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  • I agree with @Arseni Mourzenko. One thing I didn't see in the answer is use of a Kanban board as a way to achieve it. A state you might include on such a Kanban board is Awaiting Integration. It would become clear by looking at the state of the board what items are ready to integrate. I mention this so you have a good internet search term to learn more. – neontapir Oct 18 '17 at 22:45
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I think you have all the tools necessary to deal with this. No need to add or remove anything. If your team didn't perceive your proposal on communicating their progress, probably the approach taken could not be properly perceived by them. Moreover, collocating both tools in the same repository will not help more if the team already has issue integrating.

Your team is composed of multiple human beings. Human beings cannot survive in a group without communication. The same goes for a vision shared among that group.

The vision here is embodied in user stories, or, for the sake of completeness a sprint. Each little piece of artifact being produced that is part of a bigger system, MUST, provide a contract (or interfaces) to communicate with the system.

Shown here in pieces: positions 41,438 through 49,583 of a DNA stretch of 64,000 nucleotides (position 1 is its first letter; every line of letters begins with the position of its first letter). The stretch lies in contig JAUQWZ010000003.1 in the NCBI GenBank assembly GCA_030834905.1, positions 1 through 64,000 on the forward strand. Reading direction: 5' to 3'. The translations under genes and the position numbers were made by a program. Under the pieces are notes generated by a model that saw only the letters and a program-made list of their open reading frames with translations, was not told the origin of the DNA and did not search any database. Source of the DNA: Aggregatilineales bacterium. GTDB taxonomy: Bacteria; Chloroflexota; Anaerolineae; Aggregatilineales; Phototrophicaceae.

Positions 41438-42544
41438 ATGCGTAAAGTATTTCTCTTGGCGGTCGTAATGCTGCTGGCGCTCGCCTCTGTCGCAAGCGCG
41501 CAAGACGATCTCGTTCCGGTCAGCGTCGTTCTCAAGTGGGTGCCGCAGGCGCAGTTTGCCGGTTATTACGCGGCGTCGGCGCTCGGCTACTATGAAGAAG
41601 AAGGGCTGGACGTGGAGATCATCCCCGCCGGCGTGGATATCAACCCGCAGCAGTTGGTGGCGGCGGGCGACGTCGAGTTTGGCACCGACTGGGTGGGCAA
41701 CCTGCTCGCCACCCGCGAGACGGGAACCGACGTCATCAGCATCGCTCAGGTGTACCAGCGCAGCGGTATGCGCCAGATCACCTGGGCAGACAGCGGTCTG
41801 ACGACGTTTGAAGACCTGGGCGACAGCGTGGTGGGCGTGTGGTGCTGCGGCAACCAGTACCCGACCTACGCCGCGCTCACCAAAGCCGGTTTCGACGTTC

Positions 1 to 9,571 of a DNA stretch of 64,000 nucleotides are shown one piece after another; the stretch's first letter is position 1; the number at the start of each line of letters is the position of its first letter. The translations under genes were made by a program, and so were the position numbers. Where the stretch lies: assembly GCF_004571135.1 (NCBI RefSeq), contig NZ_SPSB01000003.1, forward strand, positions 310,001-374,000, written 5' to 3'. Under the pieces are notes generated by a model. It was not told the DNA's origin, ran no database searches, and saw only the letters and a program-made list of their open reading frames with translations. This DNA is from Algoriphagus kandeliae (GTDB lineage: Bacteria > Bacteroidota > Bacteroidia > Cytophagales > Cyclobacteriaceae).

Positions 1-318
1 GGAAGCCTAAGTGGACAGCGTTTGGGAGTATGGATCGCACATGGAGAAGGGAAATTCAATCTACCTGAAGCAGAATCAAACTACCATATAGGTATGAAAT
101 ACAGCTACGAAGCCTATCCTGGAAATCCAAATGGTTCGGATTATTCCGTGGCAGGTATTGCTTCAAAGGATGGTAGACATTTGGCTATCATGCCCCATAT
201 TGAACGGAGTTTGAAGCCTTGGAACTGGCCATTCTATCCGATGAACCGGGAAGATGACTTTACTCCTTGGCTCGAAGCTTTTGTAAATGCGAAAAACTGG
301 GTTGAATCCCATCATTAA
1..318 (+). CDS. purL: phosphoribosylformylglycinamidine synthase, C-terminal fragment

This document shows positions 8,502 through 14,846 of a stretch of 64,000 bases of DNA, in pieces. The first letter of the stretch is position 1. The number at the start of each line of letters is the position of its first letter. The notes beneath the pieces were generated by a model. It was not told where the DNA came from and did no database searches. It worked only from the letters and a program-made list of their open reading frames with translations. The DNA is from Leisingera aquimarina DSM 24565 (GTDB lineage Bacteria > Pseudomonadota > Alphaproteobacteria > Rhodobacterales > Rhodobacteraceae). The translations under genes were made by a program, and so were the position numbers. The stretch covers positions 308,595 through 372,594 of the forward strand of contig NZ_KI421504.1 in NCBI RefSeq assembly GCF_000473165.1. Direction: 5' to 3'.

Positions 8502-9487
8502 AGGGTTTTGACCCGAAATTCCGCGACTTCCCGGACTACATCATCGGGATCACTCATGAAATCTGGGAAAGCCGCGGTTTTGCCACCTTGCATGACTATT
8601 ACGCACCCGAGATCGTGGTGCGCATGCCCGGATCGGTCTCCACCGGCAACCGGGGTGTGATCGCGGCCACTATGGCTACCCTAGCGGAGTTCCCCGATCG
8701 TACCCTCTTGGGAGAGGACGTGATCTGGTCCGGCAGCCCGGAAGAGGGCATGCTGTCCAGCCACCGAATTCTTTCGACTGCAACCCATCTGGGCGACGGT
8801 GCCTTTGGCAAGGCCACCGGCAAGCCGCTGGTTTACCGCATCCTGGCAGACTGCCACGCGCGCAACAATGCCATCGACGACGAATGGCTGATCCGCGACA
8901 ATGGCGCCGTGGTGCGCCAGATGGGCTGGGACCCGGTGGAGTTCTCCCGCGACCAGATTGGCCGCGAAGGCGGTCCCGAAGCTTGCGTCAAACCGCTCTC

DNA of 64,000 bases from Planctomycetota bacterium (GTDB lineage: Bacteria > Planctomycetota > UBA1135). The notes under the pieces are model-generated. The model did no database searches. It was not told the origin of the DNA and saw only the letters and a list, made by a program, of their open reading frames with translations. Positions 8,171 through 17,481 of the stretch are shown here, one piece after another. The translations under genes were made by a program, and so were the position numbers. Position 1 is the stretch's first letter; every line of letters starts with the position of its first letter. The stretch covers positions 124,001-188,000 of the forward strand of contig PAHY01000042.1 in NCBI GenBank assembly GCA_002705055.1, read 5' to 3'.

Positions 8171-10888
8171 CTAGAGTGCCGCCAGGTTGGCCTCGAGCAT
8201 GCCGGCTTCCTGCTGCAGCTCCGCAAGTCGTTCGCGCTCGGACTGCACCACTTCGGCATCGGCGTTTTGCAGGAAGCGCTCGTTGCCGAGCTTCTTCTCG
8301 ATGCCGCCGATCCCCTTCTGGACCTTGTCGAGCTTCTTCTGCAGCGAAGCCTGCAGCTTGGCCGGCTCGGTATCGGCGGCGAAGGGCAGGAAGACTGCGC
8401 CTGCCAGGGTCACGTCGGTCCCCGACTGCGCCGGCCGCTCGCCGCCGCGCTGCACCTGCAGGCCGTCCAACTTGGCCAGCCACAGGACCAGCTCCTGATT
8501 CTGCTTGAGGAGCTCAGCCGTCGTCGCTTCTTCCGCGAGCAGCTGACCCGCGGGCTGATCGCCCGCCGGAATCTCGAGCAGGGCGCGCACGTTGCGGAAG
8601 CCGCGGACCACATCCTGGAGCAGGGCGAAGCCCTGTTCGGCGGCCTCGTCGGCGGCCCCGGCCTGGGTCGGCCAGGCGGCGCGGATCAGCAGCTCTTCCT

Taking the human being in a group example again, one MUST know the common language among the group in order to interact, negotiate or be aware of treats.

From that aspect, I believe that focussing on the contracts between these 2 systems can help your team find peace in integrating. Here are my suggestions:

  • Reformulate your proposal in a different way and ask them question about it
  • Have an integration server where both embedded system and the Windows components are constantly deployed after a change. From this system, you would monitor/verify with or without them the readiness of their user story
  • Make integration testing part of the DoD (definition of done) of a user story. Either automatic or manual, a proof that it worked from another team member must be provided. With this, you could integrate a point system where well integrated pieces are rewarded